News & Insights
Online advertising is more influential than ever, affecting everything from what we buy to what we read to whom we vote for. It’s become harder and harder to determine who is behind the advertising you’re seeing. But Facebook may have just started to change all that.
Platforms are starting to look at ways to give users the full picture. We think regulators such as the Federal Elections Commission should be too. In the meantime, groups like WhoTargets.Me and ProPublica’s new, similar initiative, have been using crowdsourcing to better publicize who is being shown what ads, and, hopefully, on whose dime.
And when Facebook announced on September 21 that they’d be sharply increasing transparency in their advertising model, it may have just opened the floodgates. As Mark Zuckerberg wrote in a post:
We’re going to make political advertising more transparent. When someone buys political ads on TV or other media, they’re required by law to disclose who paid for them. But you still don’t know if you’re seeing the same messages as everyone else. So we’re going to bring Facebook to an even higher standard of transparency. Not only will you have to disclose which page paid for an ad, but we will also make it so you can visit an advertiser’s page and see the ads they’re currently running to any audience on Facebook.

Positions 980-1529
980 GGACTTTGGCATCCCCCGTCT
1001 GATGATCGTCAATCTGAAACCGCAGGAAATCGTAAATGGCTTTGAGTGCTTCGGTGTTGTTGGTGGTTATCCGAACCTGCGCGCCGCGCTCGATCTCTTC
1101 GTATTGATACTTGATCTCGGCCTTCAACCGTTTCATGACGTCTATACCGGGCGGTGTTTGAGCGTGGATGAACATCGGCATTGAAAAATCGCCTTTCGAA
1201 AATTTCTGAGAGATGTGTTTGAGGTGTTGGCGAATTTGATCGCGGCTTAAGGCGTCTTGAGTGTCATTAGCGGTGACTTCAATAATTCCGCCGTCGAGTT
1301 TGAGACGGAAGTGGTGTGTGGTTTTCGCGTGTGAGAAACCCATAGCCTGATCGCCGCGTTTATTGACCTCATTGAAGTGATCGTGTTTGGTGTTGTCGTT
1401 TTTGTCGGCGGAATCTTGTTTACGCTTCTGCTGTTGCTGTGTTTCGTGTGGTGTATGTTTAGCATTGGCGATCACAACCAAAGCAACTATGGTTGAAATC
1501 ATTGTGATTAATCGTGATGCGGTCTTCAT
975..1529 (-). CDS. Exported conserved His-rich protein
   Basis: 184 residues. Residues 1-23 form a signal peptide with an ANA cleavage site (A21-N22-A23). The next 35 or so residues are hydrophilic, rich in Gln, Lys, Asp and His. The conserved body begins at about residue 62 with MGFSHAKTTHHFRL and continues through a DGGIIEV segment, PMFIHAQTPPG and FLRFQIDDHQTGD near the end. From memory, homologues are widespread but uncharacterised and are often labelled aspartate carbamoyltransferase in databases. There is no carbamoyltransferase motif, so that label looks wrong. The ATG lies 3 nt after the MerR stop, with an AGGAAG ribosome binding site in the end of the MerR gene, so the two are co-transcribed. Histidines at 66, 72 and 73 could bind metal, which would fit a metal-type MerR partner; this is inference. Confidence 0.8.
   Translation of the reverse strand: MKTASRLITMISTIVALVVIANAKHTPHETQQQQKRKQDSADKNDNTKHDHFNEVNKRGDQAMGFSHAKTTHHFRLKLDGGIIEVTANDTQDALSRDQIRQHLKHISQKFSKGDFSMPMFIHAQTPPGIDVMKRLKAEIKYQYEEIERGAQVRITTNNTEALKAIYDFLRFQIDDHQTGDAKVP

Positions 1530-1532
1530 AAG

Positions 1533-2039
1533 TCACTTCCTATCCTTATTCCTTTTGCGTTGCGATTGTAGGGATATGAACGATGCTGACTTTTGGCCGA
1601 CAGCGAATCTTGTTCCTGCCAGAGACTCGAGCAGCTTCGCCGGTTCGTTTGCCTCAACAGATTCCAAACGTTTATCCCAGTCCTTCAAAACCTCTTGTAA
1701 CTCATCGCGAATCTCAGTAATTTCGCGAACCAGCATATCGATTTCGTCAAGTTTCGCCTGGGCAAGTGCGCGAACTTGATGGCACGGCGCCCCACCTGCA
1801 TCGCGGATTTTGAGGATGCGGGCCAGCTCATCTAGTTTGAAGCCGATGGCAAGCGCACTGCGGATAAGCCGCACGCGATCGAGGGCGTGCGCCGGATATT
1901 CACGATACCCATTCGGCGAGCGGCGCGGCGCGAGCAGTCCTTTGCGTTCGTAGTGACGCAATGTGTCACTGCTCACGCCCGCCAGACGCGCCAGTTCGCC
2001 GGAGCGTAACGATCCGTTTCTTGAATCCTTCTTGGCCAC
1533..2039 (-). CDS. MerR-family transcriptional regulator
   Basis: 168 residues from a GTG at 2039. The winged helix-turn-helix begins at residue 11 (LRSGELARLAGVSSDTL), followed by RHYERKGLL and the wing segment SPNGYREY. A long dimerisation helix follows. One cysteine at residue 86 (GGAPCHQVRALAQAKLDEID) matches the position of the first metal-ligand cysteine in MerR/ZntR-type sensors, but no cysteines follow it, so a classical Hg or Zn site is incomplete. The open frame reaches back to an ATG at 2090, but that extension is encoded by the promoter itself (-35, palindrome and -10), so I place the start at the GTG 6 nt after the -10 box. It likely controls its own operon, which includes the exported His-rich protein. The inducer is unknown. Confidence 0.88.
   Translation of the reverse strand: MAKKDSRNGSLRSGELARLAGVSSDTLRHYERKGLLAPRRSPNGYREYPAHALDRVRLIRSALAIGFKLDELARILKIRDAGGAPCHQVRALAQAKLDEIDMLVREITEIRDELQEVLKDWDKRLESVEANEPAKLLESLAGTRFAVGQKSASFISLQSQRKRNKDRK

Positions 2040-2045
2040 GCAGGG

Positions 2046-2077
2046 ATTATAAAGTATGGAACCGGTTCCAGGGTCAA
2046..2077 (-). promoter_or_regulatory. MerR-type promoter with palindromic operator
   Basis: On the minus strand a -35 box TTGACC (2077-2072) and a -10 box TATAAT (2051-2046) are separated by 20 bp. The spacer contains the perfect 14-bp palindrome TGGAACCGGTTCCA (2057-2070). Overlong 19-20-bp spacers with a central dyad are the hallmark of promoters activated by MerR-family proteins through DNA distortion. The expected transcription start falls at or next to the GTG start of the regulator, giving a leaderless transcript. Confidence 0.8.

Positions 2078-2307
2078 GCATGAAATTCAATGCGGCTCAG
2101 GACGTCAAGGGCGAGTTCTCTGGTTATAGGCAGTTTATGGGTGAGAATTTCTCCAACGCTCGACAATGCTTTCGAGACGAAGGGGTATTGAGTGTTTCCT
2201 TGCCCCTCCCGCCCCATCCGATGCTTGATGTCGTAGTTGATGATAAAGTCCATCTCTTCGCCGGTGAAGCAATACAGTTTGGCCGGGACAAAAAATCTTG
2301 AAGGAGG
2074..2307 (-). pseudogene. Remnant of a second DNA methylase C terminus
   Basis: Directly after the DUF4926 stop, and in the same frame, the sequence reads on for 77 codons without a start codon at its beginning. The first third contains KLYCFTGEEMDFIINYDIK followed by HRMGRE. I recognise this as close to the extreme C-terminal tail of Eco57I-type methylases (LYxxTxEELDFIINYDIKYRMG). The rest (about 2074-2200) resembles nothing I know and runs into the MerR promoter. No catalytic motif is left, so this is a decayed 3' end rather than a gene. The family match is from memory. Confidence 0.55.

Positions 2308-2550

We often tell clients that authenticity is key–whether it’s articulating your values, defining your digital voice, or driving advertising: being upfront and honest with your audience is critical, since they will turn on you if you aren’t.
That need for greater transparency is not a knock at the overwhelming majority of advertisers. Most brands, campaigns and organizations don’t want the risk of being surreptitious, and many wouldn’t want to be shady even if they could get away with it. With few current consequences for bad behavior, though, questionable practices have remained. We’ll see if Facebook’s new announcement starts to change the tide.